- Schedule a family meeting to discuss preparations.
- Gather survival supplies.
- Practice your emergency plan.
September is National Preparedness Month. While Washington’s natural beauty generally conjures tranquil images of majestic mountains, crystalline lakes and abundant evergreens, a number of potential disasters lurk behind this peaceful facade.
The large wildfire threats throughout Washington state in the summer of 2018 triggered evacuations and led the governor to declare a state of emergency for all 39 counties. And the Northwest region has seen its share of earthquakes, volcanic eruptions, tsunamis, landslides, floods and powerful storms. While it may seem challenging to plan for such unwelcome disasters, disaster preparedness experts generally agree that the best way to prepare is to plan ahead.
For guidance on how to become ‘Red Cross Ready’, you can develop and document your plan with this downloadable template from the American Red Cross (ARC).
Schedule a family or household meeting
Set aside some time to get organized and create a disaster readiness plan. Because everyone’s exact needs vary, there is no single solution that will be effective for all.During your preparedness meeting, topics of discussion might include:
- What types of disasters might occur locally?
- Where will your family meet if separated?
- How will you communicate if phone lines are down?
- What will you do if the power is out?
- How will you keep up-to-date on information from authorities?
- Where are the nearest shelter(s)?
- Are there multiple routes to the shelter or emergency health care, if roads are closed?
- What other community resources might be available to help?
- Do any family members have special needs (dietary, prescription medications, mobility restrictions, sensory issues, etc.) that might be of additional concern?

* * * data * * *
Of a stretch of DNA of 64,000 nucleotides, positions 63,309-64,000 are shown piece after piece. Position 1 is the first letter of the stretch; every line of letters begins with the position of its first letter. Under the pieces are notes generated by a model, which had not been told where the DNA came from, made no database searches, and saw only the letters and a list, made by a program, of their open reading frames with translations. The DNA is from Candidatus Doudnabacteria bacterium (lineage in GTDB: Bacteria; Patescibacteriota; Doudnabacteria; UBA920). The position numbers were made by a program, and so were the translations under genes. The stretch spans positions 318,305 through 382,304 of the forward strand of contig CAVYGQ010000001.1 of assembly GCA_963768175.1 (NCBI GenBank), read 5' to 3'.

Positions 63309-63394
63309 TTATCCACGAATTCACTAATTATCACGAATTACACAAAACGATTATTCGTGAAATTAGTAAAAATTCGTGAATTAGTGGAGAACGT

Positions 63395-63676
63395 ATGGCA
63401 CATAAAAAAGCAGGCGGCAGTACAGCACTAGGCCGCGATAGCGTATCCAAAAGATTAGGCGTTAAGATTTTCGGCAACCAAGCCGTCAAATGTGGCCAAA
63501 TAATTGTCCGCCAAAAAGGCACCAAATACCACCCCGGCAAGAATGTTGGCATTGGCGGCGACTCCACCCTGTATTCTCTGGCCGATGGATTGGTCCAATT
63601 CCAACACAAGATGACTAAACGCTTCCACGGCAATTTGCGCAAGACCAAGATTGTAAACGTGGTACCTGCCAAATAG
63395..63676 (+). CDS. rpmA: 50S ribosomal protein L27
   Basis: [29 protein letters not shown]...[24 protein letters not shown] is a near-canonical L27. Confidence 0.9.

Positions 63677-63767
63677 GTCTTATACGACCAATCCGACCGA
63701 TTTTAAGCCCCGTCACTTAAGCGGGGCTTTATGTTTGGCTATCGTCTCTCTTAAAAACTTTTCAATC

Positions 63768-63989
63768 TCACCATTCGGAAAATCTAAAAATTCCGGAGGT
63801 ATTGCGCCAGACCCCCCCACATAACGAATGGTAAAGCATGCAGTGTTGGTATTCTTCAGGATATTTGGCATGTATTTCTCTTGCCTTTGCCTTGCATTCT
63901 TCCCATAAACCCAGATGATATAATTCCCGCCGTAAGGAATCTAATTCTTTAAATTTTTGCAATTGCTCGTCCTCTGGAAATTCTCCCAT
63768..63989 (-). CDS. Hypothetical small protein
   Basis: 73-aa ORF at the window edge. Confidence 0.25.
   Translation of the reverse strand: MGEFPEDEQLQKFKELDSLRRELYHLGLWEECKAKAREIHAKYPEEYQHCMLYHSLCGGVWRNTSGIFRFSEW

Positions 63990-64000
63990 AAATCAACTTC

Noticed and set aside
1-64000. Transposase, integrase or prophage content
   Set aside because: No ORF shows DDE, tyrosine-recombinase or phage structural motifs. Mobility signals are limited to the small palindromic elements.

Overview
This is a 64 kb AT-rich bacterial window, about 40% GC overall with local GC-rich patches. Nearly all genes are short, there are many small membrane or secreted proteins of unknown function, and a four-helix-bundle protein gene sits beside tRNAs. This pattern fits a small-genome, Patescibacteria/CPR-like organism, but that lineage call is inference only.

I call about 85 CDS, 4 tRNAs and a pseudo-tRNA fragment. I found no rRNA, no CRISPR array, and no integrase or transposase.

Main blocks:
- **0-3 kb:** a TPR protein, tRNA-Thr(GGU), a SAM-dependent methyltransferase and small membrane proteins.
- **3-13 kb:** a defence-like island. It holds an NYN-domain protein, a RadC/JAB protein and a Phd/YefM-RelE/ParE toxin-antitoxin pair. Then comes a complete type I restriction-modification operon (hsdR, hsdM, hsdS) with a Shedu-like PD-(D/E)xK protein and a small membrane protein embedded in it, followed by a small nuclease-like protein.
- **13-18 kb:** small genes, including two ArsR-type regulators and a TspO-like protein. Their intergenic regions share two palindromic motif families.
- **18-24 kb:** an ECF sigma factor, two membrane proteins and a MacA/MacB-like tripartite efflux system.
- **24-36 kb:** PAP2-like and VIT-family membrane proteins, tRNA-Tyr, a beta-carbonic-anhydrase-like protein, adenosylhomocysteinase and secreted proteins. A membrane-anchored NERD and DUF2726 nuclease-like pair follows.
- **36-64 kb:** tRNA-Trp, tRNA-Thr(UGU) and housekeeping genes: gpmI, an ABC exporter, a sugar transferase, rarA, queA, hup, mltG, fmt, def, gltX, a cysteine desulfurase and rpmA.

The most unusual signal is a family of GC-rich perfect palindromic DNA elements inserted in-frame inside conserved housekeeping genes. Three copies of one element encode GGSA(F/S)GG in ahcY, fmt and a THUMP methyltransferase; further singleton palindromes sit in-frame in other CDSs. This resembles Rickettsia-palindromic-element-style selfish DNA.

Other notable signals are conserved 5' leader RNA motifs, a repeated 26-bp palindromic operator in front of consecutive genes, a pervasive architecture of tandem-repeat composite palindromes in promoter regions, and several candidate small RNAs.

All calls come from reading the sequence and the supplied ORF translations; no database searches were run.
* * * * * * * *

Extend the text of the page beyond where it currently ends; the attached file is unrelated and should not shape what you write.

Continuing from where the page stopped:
It is important to designate which family member is responsible for what action during times of disaster. Always give extra consideration to older relatives, young children, ailing family members, or individuals with physical disabilities or other special needs. If you live alone or need an extra hand, consider reaching out to neighbors and asking for assistance.
Gather emergency supplies
Envision what your family would need if cut off from electricity, water service, and medical aid. At a minimum, the ARC recommends having a 3-day supply of water and food on hand for evacuation situations, and a 2-week supply for sheltering in your home. Be sure to review detailed ARC recommendations for essential survival kit items, and/or to order a manufactured, ARC-approved kit.
Swedish has donated kits developed by American Preparedness, a veteran-owned business based in Seattle, to community health organizations and homebound seniors. Read the Swedish Community Benefit Report for 2017 to learn how Swedish reinvests in its communities.Some basics for your preparedness kit include:
- Water (one gallon per person, per day)
- Easy-to-prepare non-perishable foods
- First aid kit
- Flashlights and batteries
- Back-up power supplies
- Personal hygiene and toiletry items
- Extra eyeglasses/contacts
- Baby supplies (formula, diapers)
- Games and/or comfort objects for children
- Pet supplies
- Emergency contact information
- Copies of important documents
The American Academy of Pediatrics provides a helpful list that includes a variety of items specific to families with kids.
You might also consider preparing a mini survival kit to store in the car, since you could be anywhere when disaster occurs. Include extra clothing and blankets, along with a good pair of walking shoes.
If you need to go to a shelter, plan to bring bedding and supplies with you – including medications and medical equipment. Note that you can often still make use of a shelter’s resources (i.e. first aid, prescription refill assistance, mental health services) even if you aren’t staying at one.
Practice your plan
Once your emergency plan is developed and your survival kit is assembled, your family can avoid panic during a disaster by practicing plans in advance.
This is also immensely helpful to troubleshoot potential issues that might arise, such as: learning how to safely use the camping stove, finding exit route hazards for maneuvering a wheelchair smoothly, test driving multiple routes to the nearest ARC shelter, or confirming that your hand-crank radio actually gets a signal so you can receive important updates from authorities.
Take a Heartsaver First Aid, CPR and AED class at Swedish and learn to save the life of an adult, child, or infant using first aid, cardiopulmonary resuscitation (CPR) and automated external defibrillator (AED) techniques.
For additional disaster preparedness information, visit the American Red Cross, US Department of Homeland Security’s Federal Emergency Management Agency, and the Washington State Department of Health.
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This information is not intended as a substitute for professional medical care. Always follow your health care professional's instructions.